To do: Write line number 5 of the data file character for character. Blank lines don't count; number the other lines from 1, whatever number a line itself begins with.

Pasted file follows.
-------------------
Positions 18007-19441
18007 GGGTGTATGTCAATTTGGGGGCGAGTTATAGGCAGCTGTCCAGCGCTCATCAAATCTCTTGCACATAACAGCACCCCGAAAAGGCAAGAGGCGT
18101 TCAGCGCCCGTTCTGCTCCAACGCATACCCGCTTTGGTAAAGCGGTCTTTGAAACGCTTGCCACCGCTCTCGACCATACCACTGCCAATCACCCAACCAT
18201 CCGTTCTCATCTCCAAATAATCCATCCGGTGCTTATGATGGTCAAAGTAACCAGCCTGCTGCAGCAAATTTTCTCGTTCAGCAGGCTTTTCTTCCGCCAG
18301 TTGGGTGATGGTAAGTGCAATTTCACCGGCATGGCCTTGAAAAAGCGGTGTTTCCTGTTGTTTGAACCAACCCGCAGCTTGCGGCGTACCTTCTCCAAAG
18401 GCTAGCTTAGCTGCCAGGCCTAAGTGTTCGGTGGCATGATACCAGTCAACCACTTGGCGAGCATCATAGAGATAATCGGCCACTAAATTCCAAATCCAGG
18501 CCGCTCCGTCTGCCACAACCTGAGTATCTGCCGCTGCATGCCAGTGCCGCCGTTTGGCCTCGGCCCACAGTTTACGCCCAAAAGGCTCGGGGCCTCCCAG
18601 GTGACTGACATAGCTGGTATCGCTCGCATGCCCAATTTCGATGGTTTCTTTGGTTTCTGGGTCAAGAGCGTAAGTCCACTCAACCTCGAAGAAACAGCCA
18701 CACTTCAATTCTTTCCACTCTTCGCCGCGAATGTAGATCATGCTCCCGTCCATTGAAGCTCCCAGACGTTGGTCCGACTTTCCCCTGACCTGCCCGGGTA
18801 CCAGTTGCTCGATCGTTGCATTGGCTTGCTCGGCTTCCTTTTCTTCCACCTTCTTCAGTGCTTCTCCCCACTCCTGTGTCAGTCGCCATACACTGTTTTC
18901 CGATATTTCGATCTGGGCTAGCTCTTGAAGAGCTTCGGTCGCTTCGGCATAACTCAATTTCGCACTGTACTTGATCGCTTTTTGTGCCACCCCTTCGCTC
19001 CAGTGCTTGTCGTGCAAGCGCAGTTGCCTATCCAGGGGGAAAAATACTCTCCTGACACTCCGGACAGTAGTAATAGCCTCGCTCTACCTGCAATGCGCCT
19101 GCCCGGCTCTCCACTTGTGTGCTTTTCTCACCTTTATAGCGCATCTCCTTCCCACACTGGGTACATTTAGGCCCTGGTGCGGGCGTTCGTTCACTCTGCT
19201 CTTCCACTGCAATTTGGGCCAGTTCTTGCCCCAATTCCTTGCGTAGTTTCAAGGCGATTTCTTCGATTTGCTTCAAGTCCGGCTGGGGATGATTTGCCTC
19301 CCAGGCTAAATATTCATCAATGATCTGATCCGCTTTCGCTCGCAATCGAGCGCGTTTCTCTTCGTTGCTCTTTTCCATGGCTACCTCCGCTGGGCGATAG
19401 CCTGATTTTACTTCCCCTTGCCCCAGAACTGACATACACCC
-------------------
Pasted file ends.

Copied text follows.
18301 TTGGGTGATGGTAAGTGCAATTTCACCGGCATGGCCTTGAAAAAGCGGTGTTTCCTGTTGTTTGAACCAACCCGCAGCTTGCGGCGTACCTTCTCCAAAG